Irony is the master of horror. That humiliating moment of sharp existential pain that comes with the realisation that everything you once took for granted, the total spectrum of your understanding of things, is not just inaccurate, but totally laughable; ripping a crack right through the comfort of your everyday consciousness to the very depths of your cold unfamiliar subconscious (where no man has been before) and unveiling an army of skeletons in the closet, waiting to devour you.
Escape from Tomorrow is the story of Jim White, an ordinary American Joe visiting Walt Disney World with his family (the title references the 60s Walt Disney project EPCOT – Experimental Prototype Community of Tomorrow – a planned ‘test city’ intended to serve as an experimental platform for new innovations in city life that was never realized). On the last day of their vacation Jim receives a phone call from his boss informing him that he has been laid off. This becomes the catalyst for the floodgates of his subconscious to tear open, unleashing his demons and revealing another side to Disney World, a side Disney would certainly not want us to see. Hence why the film was shot in complete secrecy, by writer-director Randy Moore, using advanced guerrilla filmmaking techniques.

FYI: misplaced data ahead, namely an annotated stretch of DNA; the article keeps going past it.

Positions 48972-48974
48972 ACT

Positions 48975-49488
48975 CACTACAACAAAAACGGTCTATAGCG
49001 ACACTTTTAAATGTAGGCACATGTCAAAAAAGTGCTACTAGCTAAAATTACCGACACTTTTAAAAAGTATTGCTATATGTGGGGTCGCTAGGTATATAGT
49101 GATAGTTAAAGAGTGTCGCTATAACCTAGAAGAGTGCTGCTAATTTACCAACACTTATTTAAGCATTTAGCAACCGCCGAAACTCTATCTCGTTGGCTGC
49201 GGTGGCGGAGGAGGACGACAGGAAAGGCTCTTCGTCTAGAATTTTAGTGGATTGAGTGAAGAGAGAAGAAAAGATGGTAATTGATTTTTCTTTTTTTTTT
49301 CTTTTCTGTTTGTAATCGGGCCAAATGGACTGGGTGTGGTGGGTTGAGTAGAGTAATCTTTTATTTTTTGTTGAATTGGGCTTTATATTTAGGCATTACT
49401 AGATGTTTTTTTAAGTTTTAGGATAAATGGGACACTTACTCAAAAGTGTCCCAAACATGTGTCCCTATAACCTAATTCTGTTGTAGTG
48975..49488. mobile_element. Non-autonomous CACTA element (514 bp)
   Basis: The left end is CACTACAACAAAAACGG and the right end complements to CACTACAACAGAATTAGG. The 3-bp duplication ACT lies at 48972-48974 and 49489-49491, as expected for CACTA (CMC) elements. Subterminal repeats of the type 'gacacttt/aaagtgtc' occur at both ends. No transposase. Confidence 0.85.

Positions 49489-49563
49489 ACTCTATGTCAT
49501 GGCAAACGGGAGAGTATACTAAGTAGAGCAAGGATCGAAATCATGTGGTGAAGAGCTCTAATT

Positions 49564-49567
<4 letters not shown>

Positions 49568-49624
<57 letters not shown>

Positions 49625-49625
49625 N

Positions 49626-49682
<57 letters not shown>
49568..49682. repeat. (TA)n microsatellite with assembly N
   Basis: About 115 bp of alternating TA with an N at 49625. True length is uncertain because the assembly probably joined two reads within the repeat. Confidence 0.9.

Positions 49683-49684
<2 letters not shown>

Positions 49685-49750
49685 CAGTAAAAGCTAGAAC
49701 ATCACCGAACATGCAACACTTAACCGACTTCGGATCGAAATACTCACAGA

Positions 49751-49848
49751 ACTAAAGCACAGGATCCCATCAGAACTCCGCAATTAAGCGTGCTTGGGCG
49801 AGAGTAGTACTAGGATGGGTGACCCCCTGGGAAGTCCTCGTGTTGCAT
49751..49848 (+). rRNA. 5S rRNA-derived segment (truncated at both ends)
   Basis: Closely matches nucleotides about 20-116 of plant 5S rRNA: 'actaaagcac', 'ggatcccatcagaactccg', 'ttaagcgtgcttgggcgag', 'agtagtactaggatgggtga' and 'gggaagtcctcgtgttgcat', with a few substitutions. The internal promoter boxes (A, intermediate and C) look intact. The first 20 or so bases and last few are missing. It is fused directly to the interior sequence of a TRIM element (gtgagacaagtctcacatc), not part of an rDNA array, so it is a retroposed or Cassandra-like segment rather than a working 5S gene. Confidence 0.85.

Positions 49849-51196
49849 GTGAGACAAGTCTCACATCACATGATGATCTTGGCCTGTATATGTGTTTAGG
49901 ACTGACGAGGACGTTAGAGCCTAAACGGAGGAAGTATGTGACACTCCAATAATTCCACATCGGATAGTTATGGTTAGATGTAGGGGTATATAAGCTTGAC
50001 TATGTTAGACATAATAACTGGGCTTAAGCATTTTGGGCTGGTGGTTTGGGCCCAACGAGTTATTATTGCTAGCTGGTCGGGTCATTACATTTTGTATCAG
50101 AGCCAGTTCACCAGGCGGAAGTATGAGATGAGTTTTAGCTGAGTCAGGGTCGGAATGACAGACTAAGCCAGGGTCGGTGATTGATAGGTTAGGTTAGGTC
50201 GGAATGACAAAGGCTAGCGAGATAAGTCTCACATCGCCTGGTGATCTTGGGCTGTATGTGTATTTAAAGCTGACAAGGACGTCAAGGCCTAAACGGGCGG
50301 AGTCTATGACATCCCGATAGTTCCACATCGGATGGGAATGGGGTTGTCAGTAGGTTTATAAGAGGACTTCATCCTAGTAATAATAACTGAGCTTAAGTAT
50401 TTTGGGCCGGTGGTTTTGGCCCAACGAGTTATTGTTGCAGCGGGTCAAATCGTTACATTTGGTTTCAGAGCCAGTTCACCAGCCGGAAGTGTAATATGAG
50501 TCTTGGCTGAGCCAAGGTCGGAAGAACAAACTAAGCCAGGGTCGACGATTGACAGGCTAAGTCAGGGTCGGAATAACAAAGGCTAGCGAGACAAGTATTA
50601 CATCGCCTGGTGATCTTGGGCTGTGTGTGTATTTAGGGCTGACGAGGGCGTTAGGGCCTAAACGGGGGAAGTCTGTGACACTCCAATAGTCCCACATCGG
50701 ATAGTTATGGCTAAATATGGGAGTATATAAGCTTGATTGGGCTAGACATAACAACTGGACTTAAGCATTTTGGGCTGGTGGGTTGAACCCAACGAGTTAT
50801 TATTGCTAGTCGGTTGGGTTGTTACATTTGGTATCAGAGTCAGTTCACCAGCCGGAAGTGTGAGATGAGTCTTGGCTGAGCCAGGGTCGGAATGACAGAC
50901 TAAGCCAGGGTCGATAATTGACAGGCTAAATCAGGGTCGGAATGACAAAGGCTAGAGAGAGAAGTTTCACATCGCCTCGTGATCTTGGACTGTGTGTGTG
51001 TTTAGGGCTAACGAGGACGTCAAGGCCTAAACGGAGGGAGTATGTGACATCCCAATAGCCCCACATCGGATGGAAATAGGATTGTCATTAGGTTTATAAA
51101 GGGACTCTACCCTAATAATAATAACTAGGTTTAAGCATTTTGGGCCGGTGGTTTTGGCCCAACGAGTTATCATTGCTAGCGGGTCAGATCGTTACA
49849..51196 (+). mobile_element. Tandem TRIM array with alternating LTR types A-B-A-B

Other similar subversive attempts have been made before in Disney World. See Missing in the Mansion and Banksy‘s Exit Through The Gift Shop. The former is about a marriage proposal going horribly wrong on one of the rides and the latter includes a guerrilla project set in Disney World about the inhumane detention of terror suspects in Guantanamo Bay. All three films present the ‘super happy’ setting of Disney as a platform for the horrors of irony; the horror that things may not be as ‘super happy’ as they seem. Happy Halloween!Peter Eramian